Kelly Johnson is a jack of all trades. Sometimes he plays first base with the taco glove. Other times he trades that mitt in for a smaller one to handle the double play turn at second base. At times he needs to make sure his reflexes are top notch when he heads over to the hot corner. He even owns a big old floppy glove that he uses when he plays in the outfield. He can do a little bit of everything. He's also somewhat of the same as a hitter. Sometimes he brings power, sometimes speed, and at other times both. What should you be doing with Johnson now that he will done the Yankees cap for the first time? Let's start by talking about that vaunted flexibility.
Here are the games played marks for Johnson from 2013.
First base: three games
Second base: 22 games
Third base: 16 games
Outfield: 53 games
* Note these are games played, not games started.
The above means Johnson should be good to go at second and outfield in pretty much every league with some other setups also awarding him third base eligibility at the start of the year. Where will he play once the 2014 season begins? It sounds like he could start at third base for the Yankees (Scott Sizemore and Eduardo Nunez are also there, but come on now). The bottom line is that Johnson will have tons of value because of his flexibility, something that really boosts his outlook in AL-only leagues.
As an offensive performer, there's a lot going on.
Johnson hit .287 in 2008. He hit .284 in 2010. Then, uh oh time. The last three seasons Johnson has failed to bat .240. In fact, it's been pretty ugly with marks of .222, .225 and .235 (hello Mark Reynolds). A a result of the last three years, his career average has dropped to .253. Obviously he's not likely to hit .280 again, and there's a very real possibility that he will fail to even meet the league average (it was .253 last season). Why the struggles?
Strikeouts are now a huge part of Johnson's game (at some point in this piece don't I have to make a “Johnson” joke – something about his ability to go deep? I'll just leave it there). His K-rate has been at least 24.3 percent the past three seasons. Not good, not at all.
His BABIP has been .277, .292 and .276 the past three seasons. His career mark is .305 but his rolling three year average suggests a return to his career average is less likely than a 50/50 proposition in 2014.
One positive? From 2010-12 Johnson had a line drive rate of at least 20.4 percent each year. Last season that mark dipped all the way down to 15.2 percent. It will go up in 2014. Maybe that league average batting average is doable.
Johnson is a lefty swinger. He will now play half his games in Yankee Stadium which, according to Park Factors at Fangraphs, was the third best park in baseball for left-handed home run hitters. That's a nice bonus for Johnson who has, and you may not realize it, hit at least 16 homers each of the past four seasons. When you're talking about a third baseman or outfielder that's not exciting, but when we're talking about a second base eligible player that's a nice level of power.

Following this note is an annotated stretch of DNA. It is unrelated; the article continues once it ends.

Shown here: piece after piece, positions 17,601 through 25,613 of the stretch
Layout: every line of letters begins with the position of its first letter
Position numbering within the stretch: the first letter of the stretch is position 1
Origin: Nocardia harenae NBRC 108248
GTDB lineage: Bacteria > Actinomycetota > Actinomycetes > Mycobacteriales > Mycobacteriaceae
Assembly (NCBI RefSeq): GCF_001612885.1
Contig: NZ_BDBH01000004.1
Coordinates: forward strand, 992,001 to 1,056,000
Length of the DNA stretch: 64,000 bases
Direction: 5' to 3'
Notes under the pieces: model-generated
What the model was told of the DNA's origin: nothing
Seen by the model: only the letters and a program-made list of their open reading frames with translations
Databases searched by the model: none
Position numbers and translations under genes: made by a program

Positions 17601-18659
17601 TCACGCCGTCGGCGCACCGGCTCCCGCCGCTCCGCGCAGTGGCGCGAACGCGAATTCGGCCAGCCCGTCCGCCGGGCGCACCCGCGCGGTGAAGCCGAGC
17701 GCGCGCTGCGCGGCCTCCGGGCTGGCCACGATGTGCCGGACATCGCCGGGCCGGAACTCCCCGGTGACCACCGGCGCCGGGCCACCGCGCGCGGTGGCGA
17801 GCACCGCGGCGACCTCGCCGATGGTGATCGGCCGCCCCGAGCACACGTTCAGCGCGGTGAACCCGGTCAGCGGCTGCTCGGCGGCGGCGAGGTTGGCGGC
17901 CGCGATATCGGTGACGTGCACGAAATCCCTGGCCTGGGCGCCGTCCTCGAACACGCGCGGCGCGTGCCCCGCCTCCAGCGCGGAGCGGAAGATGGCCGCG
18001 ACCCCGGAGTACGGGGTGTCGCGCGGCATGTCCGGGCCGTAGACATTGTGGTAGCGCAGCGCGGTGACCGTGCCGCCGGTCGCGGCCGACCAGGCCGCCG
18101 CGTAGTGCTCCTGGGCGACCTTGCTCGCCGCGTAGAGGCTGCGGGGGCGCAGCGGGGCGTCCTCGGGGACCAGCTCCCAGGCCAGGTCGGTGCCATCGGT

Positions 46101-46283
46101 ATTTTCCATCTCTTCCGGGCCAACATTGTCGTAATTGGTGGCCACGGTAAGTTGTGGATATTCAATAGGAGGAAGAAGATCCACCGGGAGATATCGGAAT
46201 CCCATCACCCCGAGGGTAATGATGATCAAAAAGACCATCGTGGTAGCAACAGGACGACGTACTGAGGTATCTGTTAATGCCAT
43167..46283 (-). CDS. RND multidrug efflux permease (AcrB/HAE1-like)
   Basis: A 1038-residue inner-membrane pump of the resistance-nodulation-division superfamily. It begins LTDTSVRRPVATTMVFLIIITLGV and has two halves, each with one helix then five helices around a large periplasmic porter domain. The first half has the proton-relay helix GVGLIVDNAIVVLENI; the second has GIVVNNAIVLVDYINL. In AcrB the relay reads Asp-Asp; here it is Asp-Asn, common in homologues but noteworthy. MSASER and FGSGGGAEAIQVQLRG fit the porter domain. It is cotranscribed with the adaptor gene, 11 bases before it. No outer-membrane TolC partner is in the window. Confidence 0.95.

Johnson has also been very consistent with his HR/F mark the past four seasons. Look at the numbers: 15.6, 13.8, 13.7 and 12.9. The only issue here is the up and down offerings in the fly ball category. Here are his marks the last four seasons: 38.0, 40.3, 33.7 and 46.1. If things break right for Johnson he could hit 25 homers in 2014 (if he's able to combine a high fly ball rate with a strong HR/F ratio). Twenty though is probably a safer target if he plays daily for the Yankees.
Johnson always steals a handful of bags. From 2010-12 he stole 13, 16 and 14 bases. That number dipped to just seven last season. It's tough to think an aging player, he'll be 32 on Opening Day, is going to all of a sudden discover the fountain of youth on the base paths, but a season of 10 thefts is certainly doable for Johnson.
I've never done about 98 percent of the events in the Winter Olympics so maybe I'm not qualified to write what I'm about to write, but I just don't get figure skating. Do you? Now they've also added ice dancing? It's on like 18 hours a day too which is the craziest part. I'm also a bit confused why the Olympics now looks like the X-Games Part II. I'm sure the Olympians from Greece would love the fact that gold medals are now dependent on a backside 720. Crazy.
No let's get back to curling, shall we.
Would you take a 15/10 season from your second baseman? How many hit both those marks in 2013? Try two (Brian Dozier and Jason Kipnis). Johnson could certainly get there in 2014.
Would you take a 20/10 season from your second baseman? No second baseman did that in 2013. Johnson could get there in 2014.
Add in the multi-position eligibility and the favorable home ballpark, and Johnson is a great target in AL-only leagues. As for his value in mixed leagues, it's likely as a middle infield option. The reason for this being twofold. (1) While it looks like Johnson will see work all over the field for the Yankees, it's not a lock that he will get 500 at-bats this season. (2) Even if he's able to be productive in the counting categories, Johnson is likely to drag your fantasy squads batting average down. A solid add in pretty much any league, if things break the right way, and you deploy Johnson smartly, you could find yourself with a pretty solid fantasy player in 2014.
By Ray Flowers